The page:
Article Published: 9/20/2023
The National Board for Certified Counselors and the NBCC Foundation will host their annual global virtual conference, Mental Health Connections: Advancing Global Health Equity, from Nov. 29–Dec. 1, 2023. The conference is focused on education, training, practice, and research geared toward building a global counseling and mental health professional community, and students, NCCs, and holders of select credentials from the Center for Credentialing & Education are eligible for a 20% discount on the registration fee. In addition, group registrations for a minimum of five people are being offered a discount of 30% per person.
Up to 33 hours of continuing education (CE) will be available to attendees. All sessions will be recorded, and registrants will have access to the recordings for 6 weeks after the conference.
Presenters representing perspectives from more than 20 countries will share insights on the state of mental health outside the United States and the challenges faced by helping professionals in other countries. They will also discuss best practices to meet the mental health needs of international students and immigrants in the United States.
Participants will learn about counseling and mental health initiatives and progress toward counseling professionalization around the world. They will also see presentations on education, training, practice, research, and partnerships that are helping to increase international mental health equity.
The following are this year’s keynote presentations:
Six Years of Collaboration in Belize: Successes, Challenges, and Outcomes, by Monica Manzur, a doctoral student and residence hall director at Texas Christian University; Onando St. Bernard, counseling coordinator for the Community Counseling Center, Community Rehabilitation Department of the Belize Ministry of Human Development, Families, and Indigenous Peoples’ Affairs; and Dr. Guy Ilagan, associate professor of counselor education in the Zucker Family School of Education at The Citadel. In 2016, Dr. Eve Aird, a university provost in Belize, noticed a surge in suicide attempts and deaths among adolescents and young adults. Dr. Aird consulted with a peer at a U.S. university and arranged for U.S. trainers to cofacilitate a series of trainings on suicide assessment and intervention skills with her staff. Today, the trainings have taught more than 400 social workers, counselors, teachers, and other human services professionals.
Conducting Transnational Mental Health Training: Planning and Executing Sustainable Initiatives, by Dr. Mehmet N. Akkurt, assistant professor and program coordinator, Counseling Department, Lamar University. The lack of mental health equity around the world has become more apparent since the increased need for mental health services caused by the COVID-19 pandemic. By training lay professionals who are already providing support to their communities, their impact can become stronger. Learn how efforts to increase access to mental health care around the world have focused on empowering local resources rather than temporary solutions.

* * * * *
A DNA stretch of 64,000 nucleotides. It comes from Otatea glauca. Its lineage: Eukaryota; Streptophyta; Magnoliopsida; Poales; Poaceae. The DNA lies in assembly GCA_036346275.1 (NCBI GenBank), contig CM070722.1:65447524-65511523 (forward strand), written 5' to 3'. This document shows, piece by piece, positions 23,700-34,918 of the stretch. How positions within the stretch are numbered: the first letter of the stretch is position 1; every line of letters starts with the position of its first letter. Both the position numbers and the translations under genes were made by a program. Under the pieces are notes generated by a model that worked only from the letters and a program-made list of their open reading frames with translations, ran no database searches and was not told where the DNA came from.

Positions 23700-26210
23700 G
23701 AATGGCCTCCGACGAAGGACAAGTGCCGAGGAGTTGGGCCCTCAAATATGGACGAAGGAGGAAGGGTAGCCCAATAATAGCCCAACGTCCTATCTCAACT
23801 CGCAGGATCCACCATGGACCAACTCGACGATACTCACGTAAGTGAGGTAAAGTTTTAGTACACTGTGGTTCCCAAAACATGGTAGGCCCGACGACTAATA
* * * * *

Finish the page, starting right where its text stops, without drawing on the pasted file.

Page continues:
A Day in the Life of a Counselor is a continuation of a series of presentations first recorded during the 2022 Mental Health Connections conference. This year’s recorded interviews will feature counselors from six countries who are studying counseling in the United States. Shabari Battacharyya from India, Dr. Hana Meshesha from Ethiopia, Sabina Sabyrkulova from Kyrgyzstan, Laetitia Tokplo from Benin, Mihee Woo from South Korea, and Lindai Xie from China discuss local mental health challenges in their home countries and strengths, traditions, and coping mechanisms that help people meet those challenges as well as observations about how to contextualize what they are learning in the United States to best provide services to clients from their home countries.
In a new development, NBCC has named Global Livingston Institute (GLI) its first microfunding recipient of the conference. GLI is a nonprofit organization based in Denver, Colorado, that conducts work in East Africa, specifically Uganda and Rwanda. Its mission “is to educate students and community leaders on innovative approaches to international development and empower awareness, collaboration, conversations and personal growth.”
Dr. Jamie Van Leeuwen, GLI’s founder and CEO, and his team began partnering with NBCC though the Mental Health Facilitator (MHF)-Uganda program in February 2014. Since then, GLI has held nine trainings and registered 171 MHFs. The organization also held service-learning institutes in collaboration with NBCC in 2017 and 2018, presented in the 2020 and 2021 Mental Health Connections conference, and was a sponsor of the 2022 conference.
GLI finds ways to support communities through job creation, model farming, destigmatizing public and mental health, and more. By collaborating with colleges and universities, GLI also executes programs in Eastern Africa, including the Global Scholars Fellowship Program, immersion trips, internship programs, and youth summits. Together, NBCC and GLI are working to gain a better understanding of the efficacy of the MHF program in Uganda and make a more positive impact.
Dr. Wendi Schweiger-Moore, Director of NBCC’s Global Capacity Building Department, emphasized NBCC’s intention to engage conference participants in a variety of ways with efforts toward equity building in global counseling and mental health.
“GLI is a longtime partner of NBCC and engages in thoughtful and deliberate capacity building within the communities they engage with. This microfunding opportunity allows registrants to learn about these types of efforts and contribute, if desired, at whatever level is meaningful to that person.”
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